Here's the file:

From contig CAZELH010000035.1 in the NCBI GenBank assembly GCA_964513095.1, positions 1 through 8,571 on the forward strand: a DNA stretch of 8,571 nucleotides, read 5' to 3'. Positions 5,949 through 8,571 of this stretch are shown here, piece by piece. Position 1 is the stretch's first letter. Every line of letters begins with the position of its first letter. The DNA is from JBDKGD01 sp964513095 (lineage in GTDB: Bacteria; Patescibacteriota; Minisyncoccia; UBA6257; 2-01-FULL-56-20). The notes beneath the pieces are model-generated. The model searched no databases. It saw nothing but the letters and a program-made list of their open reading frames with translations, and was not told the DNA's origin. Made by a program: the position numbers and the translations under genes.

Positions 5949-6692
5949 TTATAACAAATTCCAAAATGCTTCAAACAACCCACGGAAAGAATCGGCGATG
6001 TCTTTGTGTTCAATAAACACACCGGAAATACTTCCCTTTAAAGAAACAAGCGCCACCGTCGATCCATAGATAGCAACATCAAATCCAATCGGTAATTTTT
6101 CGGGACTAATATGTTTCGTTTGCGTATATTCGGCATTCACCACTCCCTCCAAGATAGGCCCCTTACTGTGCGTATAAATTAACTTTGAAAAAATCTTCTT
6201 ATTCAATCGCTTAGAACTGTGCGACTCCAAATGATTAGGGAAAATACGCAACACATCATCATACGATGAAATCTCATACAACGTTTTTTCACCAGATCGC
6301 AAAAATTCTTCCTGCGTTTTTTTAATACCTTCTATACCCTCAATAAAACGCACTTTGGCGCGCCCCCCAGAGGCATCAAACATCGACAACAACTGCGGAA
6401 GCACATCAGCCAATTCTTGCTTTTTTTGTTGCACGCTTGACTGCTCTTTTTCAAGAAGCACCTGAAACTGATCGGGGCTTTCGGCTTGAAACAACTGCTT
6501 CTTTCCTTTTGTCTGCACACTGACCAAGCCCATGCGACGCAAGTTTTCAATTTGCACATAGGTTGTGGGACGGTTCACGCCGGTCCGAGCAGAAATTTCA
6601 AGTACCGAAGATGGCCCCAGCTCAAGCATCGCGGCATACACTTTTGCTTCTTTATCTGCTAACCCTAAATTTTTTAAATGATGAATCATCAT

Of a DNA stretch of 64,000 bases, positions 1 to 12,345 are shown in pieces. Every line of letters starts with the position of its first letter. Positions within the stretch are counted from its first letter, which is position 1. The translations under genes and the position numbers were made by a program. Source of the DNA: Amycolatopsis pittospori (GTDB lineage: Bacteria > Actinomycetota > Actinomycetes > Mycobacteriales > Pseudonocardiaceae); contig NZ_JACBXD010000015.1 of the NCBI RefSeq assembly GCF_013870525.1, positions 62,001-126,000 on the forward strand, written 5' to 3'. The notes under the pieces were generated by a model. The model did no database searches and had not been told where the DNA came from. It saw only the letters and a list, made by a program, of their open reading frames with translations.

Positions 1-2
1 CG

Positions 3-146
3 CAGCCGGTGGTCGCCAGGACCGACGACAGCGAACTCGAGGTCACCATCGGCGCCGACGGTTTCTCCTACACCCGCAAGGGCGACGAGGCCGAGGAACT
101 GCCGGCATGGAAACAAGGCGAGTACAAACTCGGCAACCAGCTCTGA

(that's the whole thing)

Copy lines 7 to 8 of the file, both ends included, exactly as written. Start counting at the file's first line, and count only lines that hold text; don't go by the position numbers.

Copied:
6301 AAAAATTCTTCCTGCGTTTTTTTAATACCTTCTATACCCTCAATAAAACGCACTTTGGCGCGCCCCCCAGAGGCATCAAACATCGACAACAACTGCGGAA
6401 GCACATCAGCCAATTCTTGCTTTTTTTGTTGCACGCTTGACTGCTCTTTTTCAAGAAGCACCTGAAACTGATCGGGGCTTTCGGCTTGAAACAACTGCTT